The threshold is define — for example, in cases of the private car dispatch systems, we had a majority group with 60% and minority with 40% so we say now the threshold is 80%, you have to propose any sentiment to convince 80% of people in order to be included in agenda of the next decision-making.
    The number 80% was calculated by taking all of 60 and then half of 40, so no matter how much you mobilized — like if you mobilize it into 80%/20%, the threshold will become 90%. The idea is that no matter what you still to convince the majority of the minority group. People would then move from proposing radical opinions into more eclectic thoughts, so we got very high quality opinions at the end of the 3 week or 4 week per period.
  1. I think the most important thing is that people are risk-averse because they really don’t know what will happen when it fail. This is the same as startups: If the cause of starting a company is very high, then it means the cost of failure is also very high. We policymakers usually focus on how to lower the barriers of setting a new company, and so that if you set up at 10 and fail 9 of it, you don’t feel much of anything because of the cost of failing is low.
    However, in Taiwan’s public servants system the cost of failing is unpredictable, because it all depends on how the popular media frames it… So because of the unpredictability of risk, most public servants, when they’re making decisions, they overestimate the risk to the maximal amount.
    So our work is not about minimizing risk really, it’s defining risk it’s about making sure that okay if this policy fails, then after another 60 days we can go back and make a revision; if this policy is a bad idea, we have 60 days for people to voice their opinions.
    So it’s not shameful if you have a draft that didn’t take care of some stakeholders, because those stakeholders will show up and tell you that : “Hey! You missed our voices!” and it’s okay to revise.
    Previously, the habit is that it needs to be almost perfect before it could be announced to the public. However, if you forgot some stakeholders they would let you know on the street — then the risk is very high, right?
    So by spreading the risk to the early stages of policy-making, we make the risk containable, definable and also share part of agenda setting power but also responsibility with the private sector and with civil society.
    Once everybody carries some of the risk of bad policy and some of the responsibility to correct it — if it proves to be a bad policy — then we are all responsible to work on a second revision of it. In that way, the public servants burden is lessened; their risk is lessened; and so then I think they would then try something new.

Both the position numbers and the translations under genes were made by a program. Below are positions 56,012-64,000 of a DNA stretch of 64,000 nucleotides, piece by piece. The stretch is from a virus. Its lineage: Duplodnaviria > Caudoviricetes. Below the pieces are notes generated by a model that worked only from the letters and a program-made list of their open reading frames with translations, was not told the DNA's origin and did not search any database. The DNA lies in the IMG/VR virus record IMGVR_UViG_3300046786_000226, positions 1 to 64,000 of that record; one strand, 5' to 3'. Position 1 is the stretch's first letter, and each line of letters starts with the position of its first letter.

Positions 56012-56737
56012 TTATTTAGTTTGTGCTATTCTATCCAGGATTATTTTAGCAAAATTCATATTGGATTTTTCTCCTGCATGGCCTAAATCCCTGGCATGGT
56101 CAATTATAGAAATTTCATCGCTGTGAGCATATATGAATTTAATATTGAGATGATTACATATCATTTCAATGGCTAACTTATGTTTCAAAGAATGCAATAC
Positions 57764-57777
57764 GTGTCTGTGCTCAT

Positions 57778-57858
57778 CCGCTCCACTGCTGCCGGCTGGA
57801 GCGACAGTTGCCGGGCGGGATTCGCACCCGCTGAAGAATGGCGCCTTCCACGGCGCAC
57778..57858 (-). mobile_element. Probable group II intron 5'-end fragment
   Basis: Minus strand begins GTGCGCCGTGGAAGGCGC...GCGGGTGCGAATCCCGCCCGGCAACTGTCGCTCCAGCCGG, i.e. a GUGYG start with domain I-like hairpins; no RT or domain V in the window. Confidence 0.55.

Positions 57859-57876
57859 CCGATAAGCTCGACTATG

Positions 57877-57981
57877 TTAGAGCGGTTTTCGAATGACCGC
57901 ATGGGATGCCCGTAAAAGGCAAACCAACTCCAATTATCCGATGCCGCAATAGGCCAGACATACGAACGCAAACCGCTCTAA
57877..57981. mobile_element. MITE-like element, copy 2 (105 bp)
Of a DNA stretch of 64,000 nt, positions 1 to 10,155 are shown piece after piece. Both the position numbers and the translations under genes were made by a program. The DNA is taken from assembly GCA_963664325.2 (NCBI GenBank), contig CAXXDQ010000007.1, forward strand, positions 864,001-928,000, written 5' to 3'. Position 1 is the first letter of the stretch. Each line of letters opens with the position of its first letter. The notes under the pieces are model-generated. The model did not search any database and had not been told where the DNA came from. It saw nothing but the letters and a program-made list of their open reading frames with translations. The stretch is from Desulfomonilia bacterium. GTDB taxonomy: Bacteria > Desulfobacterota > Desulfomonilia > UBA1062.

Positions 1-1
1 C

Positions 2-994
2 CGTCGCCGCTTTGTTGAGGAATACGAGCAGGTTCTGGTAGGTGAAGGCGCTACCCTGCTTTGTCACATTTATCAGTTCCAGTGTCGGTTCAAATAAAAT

1. On this topic, I think the most radical aspect is not the content, but the bottom-up process by which the content may be made.
    I’m aware that one possible enactment, the “Citizen Participation in Constitutional Reform Procedure Act”, has been proposed, but it’s within the purview of legislators, and as a public servant in the administration I would not comment on specific versions.
  1. I think entrepreneurial spirit is part of Taiwan’s culture already. The main work that government should do is to lower the burden of starting up something — if you spend a lot of time and capital to set up a company, a lot of efforts a lot of hoops to jump through, and then you fail; the failure will feel like something very disappointing.
    However, if it is trivial to set up a company, and it’s possible to get some initial buy-in to your idea, then it doesn’t really feel like a failure — it would feel like a learning experience.
    Then people can proudly say I failed 9 times and then I’m still asking another round of seed money; because each of these failed in the very early stage — maybe it doesn’t meet the market’s needs, it is not fit — but there isn’t much face to lose in each of those cases.
  1. In the Digital Nation plan ( ), we try to design the infrastructure in a way that, regardless of the industry — whether it’s a startup, or a established company who is looking for digital transformation — could enjoy an affordable bandwidth, an affordable way of communication to the regional governance structure.
    We are also streamlining ways of of communicating to the international audiences, to more easily securitizate company assets, and to recruit international talents to Taiwan.
  1. This question is within the purview of the National Development Council, headed by commissioner Chen Tien-Chi. On this topic I’m just an advisor on issues related to digital technologies.
  1. The g0v community started at the end of 2012 by a bunch of hackers, one of which is my very good friend, Chia-Liang Kao. They initially started this initiative to build a domain name, that provides an alternate shadow government website for every national ministry, so that it solves the discovery problem.
    The environmental agency, for example, that would be Everybody can change the O in the browser environment to a 0, and then get into this shadow government which presents the same information, except open source, and with good visualization, interactive, and participatory.
    After a couple of months, I joined working with the ministry of education’s dictionary data. We eventually covered pretty much all the agencies that we care about for administration. We have a community code that basically says all g0v projects must be released with open source and creative commons licenses.
    This means that when a government is happy with our work, then they merge with our work, which they did. That’s a very interesting no-violent way of collaborating with the government.
  1. Please refer to my good friend Allison Randal’s work: — this week I just recorded an interpretation of it in Mandarin:
  1. The translation mechanism between people of diverse sectors and skills is one key aspect; the other key aspect is “process as commons” — please refer to for a detailed writeup.